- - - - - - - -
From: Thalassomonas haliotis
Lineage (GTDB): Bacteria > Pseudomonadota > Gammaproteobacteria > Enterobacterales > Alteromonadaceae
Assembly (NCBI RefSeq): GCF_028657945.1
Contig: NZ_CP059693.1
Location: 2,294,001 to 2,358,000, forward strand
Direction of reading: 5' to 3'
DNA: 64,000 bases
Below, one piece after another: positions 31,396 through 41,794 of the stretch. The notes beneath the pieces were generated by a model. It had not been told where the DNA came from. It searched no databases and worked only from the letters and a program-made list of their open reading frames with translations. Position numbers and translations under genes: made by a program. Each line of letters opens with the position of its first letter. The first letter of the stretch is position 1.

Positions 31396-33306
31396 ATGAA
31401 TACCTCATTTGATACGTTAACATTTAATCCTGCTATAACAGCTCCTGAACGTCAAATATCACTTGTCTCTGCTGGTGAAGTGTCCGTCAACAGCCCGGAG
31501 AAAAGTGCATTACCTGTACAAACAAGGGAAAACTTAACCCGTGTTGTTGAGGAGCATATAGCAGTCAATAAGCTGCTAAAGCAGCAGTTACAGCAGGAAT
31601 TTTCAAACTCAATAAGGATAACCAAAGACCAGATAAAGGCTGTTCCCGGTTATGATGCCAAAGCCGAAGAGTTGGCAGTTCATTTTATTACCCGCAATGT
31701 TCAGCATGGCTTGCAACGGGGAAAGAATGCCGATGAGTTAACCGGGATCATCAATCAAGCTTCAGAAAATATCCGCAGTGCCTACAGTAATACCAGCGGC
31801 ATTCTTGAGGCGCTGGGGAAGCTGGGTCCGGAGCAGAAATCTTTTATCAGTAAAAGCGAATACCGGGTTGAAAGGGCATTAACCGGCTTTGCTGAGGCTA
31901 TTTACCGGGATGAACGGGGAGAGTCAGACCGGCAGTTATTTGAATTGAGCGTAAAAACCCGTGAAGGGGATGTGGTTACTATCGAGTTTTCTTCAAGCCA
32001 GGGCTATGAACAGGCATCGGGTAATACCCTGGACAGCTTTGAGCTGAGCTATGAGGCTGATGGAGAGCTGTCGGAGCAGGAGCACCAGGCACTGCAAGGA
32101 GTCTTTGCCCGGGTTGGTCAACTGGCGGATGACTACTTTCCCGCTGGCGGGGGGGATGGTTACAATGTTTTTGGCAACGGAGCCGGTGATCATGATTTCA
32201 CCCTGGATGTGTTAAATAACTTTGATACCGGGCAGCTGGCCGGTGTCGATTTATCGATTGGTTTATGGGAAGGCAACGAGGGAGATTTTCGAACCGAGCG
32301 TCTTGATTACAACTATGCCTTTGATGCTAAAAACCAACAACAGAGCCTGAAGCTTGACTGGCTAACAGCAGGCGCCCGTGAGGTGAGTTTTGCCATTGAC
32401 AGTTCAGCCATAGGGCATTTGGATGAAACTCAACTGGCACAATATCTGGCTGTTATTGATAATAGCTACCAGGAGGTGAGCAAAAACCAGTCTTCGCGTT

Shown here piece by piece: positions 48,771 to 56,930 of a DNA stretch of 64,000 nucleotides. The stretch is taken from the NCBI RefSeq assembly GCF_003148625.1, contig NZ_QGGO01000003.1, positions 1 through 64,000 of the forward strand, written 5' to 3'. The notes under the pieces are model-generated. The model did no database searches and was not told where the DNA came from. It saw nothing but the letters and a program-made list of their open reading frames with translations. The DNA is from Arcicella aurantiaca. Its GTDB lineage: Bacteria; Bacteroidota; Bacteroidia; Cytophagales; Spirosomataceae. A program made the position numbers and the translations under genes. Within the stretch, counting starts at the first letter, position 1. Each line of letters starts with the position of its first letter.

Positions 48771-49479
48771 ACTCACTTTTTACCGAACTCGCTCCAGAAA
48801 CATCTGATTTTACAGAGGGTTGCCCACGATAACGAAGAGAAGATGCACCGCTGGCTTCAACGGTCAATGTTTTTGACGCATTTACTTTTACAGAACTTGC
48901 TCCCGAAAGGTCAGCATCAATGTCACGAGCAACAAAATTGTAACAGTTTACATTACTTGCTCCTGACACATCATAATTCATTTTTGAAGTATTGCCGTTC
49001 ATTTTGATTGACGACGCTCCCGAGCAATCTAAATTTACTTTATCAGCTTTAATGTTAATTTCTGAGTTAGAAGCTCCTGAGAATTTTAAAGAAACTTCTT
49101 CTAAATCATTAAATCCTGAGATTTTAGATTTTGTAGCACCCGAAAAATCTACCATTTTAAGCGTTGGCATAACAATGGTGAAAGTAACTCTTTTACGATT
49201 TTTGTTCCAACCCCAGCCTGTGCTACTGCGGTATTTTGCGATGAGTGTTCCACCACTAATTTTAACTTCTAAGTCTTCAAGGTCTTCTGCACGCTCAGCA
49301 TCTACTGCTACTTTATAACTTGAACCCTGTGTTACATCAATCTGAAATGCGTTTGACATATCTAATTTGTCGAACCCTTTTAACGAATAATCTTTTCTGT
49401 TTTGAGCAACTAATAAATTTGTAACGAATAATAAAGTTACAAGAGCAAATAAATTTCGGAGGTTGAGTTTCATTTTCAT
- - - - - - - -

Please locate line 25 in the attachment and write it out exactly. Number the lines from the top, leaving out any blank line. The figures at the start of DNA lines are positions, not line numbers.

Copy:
48801 CATCTGATTTTACAGAGGGTTGCCCACGATAACGAAGAGAAGATGCACCGCTGGCTTCAACGGTCAATGTTTTTGACGCATTTACTTTTACAGAACTTGC